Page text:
Vitamin E Protects Muscle From Damage During Training
Research & Development
Jun 5, 2008
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Exercise is associated with a lot of oxidative stress that can lead to suboptimal adaptations to training if not appropriately counter-balanced. The body has several defense mechanisms to deal with the reactive oxygen species that are generated during exercise. However, these internal defenses can be overwhelmed during intense exercise and lead to illness or at least less than optimal adaptations. Certain nutrients such as vitamin E
are natural antioxidants, yet it remains unclear whether taking higher amounts of vitamin E offers any protection from exercise-induced oxidative stress. Greek researchers decided to test the effects of vitamin E
(200 mg/day as alpha tocopherol) in athletes training intensely. Blood was obtained before and after one month to determine the effects on markers of oxidative stress. Vitamin E supplementation was associated with significantly greater antioxidant capacity in the blood. Similarly, vitamin E resulted in reduced levels of circulating markers of muscle damage, as well as markers of DNA oxidation. The findings provide promising evidence that vitamin E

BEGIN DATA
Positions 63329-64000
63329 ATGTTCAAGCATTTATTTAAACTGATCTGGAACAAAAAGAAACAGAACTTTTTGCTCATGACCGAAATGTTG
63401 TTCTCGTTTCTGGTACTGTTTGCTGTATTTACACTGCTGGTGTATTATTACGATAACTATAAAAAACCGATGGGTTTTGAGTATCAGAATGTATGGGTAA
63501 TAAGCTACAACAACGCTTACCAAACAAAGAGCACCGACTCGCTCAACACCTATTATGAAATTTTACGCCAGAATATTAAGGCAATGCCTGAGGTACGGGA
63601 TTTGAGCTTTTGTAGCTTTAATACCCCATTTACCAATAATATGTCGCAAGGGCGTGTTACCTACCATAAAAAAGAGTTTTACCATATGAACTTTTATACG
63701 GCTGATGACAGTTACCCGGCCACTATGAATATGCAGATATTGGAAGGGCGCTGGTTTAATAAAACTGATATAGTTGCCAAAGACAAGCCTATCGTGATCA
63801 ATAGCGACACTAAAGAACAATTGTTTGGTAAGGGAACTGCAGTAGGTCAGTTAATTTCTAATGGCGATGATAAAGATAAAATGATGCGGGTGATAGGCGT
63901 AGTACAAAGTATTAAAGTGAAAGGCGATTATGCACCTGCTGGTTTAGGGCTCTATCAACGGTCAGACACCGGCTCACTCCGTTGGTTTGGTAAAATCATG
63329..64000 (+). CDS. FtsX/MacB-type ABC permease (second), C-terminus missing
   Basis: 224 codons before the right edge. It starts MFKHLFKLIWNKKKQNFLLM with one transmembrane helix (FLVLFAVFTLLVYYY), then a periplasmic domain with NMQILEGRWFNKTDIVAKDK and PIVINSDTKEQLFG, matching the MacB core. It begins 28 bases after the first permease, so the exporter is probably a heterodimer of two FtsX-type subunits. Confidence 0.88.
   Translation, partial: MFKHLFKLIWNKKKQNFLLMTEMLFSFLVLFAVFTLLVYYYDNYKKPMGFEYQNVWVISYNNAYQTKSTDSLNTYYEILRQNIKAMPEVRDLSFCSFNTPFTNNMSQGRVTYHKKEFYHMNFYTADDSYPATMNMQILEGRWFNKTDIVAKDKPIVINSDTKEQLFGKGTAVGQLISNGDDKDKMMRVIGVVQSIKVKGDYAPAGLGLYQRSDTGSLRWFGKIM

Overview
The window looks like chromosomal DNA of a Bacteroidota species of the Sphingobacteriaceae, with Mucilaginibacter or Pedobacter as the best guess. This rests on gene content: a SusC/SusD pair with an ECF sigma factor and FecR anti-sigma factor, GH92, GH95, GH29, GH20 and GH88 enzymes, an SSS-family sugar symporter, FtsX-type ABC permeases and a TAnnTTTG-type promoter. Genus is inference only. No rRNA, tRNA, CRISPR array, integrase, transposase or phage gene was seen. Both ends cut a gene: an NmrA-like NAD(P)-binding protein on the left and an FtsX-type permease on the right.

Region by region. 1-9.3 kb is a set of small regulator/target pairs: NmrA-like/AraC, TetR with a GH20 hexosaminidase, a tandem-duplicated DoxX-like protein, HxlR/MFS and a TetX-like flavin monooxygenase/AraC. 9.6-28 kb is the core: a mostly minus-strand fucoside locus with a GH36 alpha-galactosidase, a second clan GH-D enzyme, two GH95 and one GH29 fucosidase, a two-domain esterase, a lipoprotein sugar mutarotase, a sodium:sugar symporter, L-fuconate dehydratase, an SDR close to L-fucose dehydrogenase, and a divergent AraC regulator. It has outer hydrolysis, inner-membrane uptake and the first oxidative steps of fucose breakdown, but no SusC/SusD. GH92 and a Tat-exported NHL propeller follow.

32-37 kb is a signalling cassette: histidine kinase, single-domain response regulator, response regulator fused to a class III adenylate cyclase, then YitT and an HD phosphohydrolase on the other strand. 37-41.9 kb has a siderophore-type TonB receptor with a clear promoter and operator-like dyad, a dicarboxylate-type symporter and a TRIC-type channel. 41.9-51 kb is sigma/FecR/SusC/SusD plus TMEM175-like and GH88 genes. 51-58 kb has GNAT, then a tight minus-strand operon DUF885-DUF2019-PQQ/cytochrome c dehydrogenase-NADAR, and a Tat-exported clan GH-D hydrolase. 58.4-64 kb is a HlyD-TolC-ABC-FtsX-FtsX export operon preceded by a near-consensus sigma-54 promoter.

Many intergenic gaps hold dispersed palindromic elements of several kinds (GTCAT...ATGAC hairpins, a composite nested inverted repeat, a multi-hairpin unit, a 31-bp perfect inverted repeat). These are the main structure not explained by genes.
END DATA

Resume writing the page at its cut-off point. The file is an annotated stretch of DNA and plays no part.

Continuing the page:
at reasonable levels protects the muscle from the damaging effects of free radicals.
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